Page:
Docker containers are wildly popular. Docker Inc., the company, however, faces some deep problems. Here’s a list of the challenges it needs to solve to remain relevant.
The situation the company finds itself in today was hard to foresee a few years ago. Shortly after Docker containers became publicly available as an open source project in 2013, they revolutionized the way IT teams thought about application deployment.
Circa 2015, it was easy to imagine Docker becoming the next VMware—which is probably why Microsoft reportedly tried to buy the company for $4 billion around that time.
Fast forward to 2018, however, and its future looks considerably less bright.
That’s not to say that Docker has no future. The problems listed below are all solvable. But they are issues that the company must address if it hopes to remain relevant as a business.
Defining a Business Model
At present, Docker’s business strategy centers around selling enterprise support services for containers. Selling support has worked out well for plenty of other open source companies, so it’s understandable why it has chosen this strategy.
However, the issue is that lots of other open source companies—Red Hat and SUSE, for example—are bundling Docker technology with their products and offering enterprise support plans of their own. This undercuts its ability to generate revenue from support.
Perhaps the company should consider alternative revenue streams, such as selling a premium, proprietary version of its container runtime that is not available to open source resellers. (It’s not as if the company was ever that committed to open source, anyway.)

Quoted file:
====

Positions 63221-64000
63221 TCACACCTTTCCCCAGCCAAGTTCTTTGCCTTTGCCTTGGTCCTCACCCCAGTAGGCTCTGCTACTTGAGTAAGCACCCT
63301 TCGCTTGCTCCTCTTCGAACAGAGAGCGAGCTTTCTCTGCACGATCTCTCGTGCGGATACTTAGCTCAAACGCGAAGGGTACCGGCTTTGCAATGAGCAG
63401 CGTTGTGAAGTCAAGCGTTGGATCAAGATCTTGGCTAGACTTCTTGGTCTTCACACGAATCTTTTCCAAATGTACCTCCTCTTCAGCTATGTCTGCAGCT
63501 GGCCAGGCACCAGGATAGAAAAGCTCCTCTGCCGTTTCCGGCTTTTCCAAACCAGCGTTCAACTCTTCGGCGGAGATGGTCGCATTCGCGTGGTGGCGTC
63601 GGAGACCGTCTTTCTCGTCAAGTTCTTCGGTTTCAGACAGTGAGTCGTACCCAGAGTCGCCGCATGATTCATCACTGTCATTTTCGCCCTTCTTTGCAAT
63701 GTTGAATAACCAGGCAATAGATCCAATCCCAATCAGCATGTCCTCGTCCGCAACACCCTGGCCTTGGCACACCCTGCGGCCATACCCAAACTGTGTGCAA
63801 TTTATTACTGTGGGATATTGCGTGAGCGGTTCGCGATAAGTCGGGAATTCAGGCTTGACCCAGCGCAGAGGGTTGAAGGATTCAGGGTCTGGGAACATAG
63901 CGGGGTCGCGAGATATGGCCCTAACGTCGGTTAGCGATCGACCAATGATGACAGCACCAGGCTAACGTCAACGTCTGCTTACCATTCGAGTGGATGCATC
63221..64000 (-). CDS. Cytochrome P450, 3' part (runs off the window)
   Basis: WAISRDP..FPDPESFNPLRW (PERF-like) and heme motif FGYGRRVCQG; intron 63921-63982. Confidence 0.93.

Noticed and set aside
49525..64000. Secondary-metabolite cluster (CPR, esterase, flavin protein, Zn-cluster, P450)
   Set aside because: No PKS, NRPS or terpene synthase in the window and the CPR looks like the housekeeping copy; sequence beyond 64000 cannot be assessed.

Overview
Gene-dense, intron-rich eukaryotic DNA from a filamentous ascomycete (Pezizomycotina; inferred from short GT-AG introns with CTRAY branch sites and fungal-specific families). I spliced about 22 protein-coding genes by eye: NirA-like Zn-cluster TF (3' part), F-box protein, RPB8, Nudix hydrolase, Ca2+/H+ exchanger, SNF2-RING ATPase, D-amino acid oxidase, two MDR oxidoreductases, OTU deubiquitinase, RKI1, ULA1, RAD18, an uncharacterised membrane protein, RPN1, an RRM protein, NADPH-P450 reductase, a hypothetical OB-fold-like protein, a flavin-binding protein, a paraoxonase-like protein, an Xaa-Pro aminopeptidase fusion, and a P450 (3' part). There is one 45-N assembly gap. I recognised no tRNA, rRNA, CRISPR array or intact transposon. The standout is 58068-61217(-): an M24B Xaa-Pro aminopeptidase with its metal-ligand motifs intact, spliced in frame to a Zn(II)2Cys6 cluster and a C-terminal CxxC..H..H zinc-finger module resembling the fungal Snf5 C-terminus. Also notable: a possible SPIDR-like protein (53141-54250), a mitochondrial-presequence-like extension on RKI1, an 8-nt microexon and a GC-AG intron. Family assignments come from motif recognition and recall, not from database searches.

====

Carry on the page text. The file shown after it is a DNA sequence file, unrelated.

Docker has offered native support on certain versions of Windows for more than a year.
When Docker support for Windows debuted, it was exciting. The company showed that it could bring innovative, lightweight virtualization to a platform where container-like technology had never before trod.
Yet, it has done little so far to capitalize on its Windows offering. Most of the company’s focus and momentum remain centered on the Linux world. It’s a safe bet that most people who are using Docker on Windows are doing so only for testing purposes.
Winning more Windows customers could bolster the company’s business significantly. This is especially true because, unlike Docker containers on Linux, Docker containers for Windows are not being packaged by third-party vendors. There are no SUSEs or Red Hats in the Windows world.
If it could convince more companies to deploy its containers natively on Windows, then it would position itself as the primary source of enterprise support for Docker in the Windows world. That would do much to shore up the company’s weak business model.
Losing Mindshare to Kubernetes
Kubernetes has become a shorthand for the entire container ecosystem.
That’s bad news for Docker. Even though its runtime remains an essential part of many container environments, the fact that people no longer talk much about Docker signals how much mindshare the company has lost.
Solving this issue entails making the company—and the technology—exciting again. Kubernetes has become the most influential project in the container ecosystem. It needs to respond by making its own value and influence clearer.
Defining Docker’s Scope
Sometimes, it’s hard to tell what Docker wants to be.
The company’s original focus was on building an open source container runtime. Then it got into the orchestration space by developing Swarm. It has also dabbled in container security with Docker Security Scanning.
Other projects are doing many of these same things—and they’re arguably doing them better. Kubernetes is winning at orchestration. Vendors including Twistlock and Aqua Security offer much more robust container security suites than Docker.
If I were Docker, I’d hone my focus back to container runtimes. That’s what it has consistently done better than anyone else, and that’s the area where it stands the best chance of regaining momentum.